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Report | The Poetics of Female Hiketeia: Cult and Character in Euripides

Citation with persistent identifier: Ladianou, Katerina. “The Poetics of Female Hiketeia: Cult and Character in Euripides.” CHS Research Bulletin 7 (2019). http://nrs.harvard.edu/urn-3:hlnc.essay:LadianouK.The_Poetics_of_Female_Hiketeia.2019

Abstract

Setting out to study the significance of Euripidean representations of cultic activities, I have used Andromache as a case study, in order to decode the ways female hiketeia is used in Euripides as a vehicle to engage with questions of cult, individual and collective characterization, gender and class disparities, justice and family relationships. If, as Gould suggests, hiketeia is “a social institution which permits the acceptance of an outsider within a group,” then the multiple supplications in Andromache can be read as means to question Athenian ideas of social norms and challenge his audience to reflect on ethnic or gender assumptions. Seen in this light, I plan to expand my study of female hiketeia in more Euripidean plays; Helen, not only opens with a hiketeia but also includes a second female supplication of the protagonist to Theonoe. In Heracleidai, it is Iolaos talking on behalf of the (male) children of Herakles, seated at the altar of Zeus Agoraios in Marathon while a parallel supplicatory action is performed inside the temple by the female children of Herakles and Alkmene. Finally, the Suppliants, open with Aethra, the supplicanda addressing the chorus of suppliant women while the play ends with Athena as a dea ex machina. Mapping down differences and similarities between the plays, I will therefore attempt to investigate how supplication takes a different form each time it appears on stage, creating and re-creating meaning, bringing up the troubled relationship between gods and mortals.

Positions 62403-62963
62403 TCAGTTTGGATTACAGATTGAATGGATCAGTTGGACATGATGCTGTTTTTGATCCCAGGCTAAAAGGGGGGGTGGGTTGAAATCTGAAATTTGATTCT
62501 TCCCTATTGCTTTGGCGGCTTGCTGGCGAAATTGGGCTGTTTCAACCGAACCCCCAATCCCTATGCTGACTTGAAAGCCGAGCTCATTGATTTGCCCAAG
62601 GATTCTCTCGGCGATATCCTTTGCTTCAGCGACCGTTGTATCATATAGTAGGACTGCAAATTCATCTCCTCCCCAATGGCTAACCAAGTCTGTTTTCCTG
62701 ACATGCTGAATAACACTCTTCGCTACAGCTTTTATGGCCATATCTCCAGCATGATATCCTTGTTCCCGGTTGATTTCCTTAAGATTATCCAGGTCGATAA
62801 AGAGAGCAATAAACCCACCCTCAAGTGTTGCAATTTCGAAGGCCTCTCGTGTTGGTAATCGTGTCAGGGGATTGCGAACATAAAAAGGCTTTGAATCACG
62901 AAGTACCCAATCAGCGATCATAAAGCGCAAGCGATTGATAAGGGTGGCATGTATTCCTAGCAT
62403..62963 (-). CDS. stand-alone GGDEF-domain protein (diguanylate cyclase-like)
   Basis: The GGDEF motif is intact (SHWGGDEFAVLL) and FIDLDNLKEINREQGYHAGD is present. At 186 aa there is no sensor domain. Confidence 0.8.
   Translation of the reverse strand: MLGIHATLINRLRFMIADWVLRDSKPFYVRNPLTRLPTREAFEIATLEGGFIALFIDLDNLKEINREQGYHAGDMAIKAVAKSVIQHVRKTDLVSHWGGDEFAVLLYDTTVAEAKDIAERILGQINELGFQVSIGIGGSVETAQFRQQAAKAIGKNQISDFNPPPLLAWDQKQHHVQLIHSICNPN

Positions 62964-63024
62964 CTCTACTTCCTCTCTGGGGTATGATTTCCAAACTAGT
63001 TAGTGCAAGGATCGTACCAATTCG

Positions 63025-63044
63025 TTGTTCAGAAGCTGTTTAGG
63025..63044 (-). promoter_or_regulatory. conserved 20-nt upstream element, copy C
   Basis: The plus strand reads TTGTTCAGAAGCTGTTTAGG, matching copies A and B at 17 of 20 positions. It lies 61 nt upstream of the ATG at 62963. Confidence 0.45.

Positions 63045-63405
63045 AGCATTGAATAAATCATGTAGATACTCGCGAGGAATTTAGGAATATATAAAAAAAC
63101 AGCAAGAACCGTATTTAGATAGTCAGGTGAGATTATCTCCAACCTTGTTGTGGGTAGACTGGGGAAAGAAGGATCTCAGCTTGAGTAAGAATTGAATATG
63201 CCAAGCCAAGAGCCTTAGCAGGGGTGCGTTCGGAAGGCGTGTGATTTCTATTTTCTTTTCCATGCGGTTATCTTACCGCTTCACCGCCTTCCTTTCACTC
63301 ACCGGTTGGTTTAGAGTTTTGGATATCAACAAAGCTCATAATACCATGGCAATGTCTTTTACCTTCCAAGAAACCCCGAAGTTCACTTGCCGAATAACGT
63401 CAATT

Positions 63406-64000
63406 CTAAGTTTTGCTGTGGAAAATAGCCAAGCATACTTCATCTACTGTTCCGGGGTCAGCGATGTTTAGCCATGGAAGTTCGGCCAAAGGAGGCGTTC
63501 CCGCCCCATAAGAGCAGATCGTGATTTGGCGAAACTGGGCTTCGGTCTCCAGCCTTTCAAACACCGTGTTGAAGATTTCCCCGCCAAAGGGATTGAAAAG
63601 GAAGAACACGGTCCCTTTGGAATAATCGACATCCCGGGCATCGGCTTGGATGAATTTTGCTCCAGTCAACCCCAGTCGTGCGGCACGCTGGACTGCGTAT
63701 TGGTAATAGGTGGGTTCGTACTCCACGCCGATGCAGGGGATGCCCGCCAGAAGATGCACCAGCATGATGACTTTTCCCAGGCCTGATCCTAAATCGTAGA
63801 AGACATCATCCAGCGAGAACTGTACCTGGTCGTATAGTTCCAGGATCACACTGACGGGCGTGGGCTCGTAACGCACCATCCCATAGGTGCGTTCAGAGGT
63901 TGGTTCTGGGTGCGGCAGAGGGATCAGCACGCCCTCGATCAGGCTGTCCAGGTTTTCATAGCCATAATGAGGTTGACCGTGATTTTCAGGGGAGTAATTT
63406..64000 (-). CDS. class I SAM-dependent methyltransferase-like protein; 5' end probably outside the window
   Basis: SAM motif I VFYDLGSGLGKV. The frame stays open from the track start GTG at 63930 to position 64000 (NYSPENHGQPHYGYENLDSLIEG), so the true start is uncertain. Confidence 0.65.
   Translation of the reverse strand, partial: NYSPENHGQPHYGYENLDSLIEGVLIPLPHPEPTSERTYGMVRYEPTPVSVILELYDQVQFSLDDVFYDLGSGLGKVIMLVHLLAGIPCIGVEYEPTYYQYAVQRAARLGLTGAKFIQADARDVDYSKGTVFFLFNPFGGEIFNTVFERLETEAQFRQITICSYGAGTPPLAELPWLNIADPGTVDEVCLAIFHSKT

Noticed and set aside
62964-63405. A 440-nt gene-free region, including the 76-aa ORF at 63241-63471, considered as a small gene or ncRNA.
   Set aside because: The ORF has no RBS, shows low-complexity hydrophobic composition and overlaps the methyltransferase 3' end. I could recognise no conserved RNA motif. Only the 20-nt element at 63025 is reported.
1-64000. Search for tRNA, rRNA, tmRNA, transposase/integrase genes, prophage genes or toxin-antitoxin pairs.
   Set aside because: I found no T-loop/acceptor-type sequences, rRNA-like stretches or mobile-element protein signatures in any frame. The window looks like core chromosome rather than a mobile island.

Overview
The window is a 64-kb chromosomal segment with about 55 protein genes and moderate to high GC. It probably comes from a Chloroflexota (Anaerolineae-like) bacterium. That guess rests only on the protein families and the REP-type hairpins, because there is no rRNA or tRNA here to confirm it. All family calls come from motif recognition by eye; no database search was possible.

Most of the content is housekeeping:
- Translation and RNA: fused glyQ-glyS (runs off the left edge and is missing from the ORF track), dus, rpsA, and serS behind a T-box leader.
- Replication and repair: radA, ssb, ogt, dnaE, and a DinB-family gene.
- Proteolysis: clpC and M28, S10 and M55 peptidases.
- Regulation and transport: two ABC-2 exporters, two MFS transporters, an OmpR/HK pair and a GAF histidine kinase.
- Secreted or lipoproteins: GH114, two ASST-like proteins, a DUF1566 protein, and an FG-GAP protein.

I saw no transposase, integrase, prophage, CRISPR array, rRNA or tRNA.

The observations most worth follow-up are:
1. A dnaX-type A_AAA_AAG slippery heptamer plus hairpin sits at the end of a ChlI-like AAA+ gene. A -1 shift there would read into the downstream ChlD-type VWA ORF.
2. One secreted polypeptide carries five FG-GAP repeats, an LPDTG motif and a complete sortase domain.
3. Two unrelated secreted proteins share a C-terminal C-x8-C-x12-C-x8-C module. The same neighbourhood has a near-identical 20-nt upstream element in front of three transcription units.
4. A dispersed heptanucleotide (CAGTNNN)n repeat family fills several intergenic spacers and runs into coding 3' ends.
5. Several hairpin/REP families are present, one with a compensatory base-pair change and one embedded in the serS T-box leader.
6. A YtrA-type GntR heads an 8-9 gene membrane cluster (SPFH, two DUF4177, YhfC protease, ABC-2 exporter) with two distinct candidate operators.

Report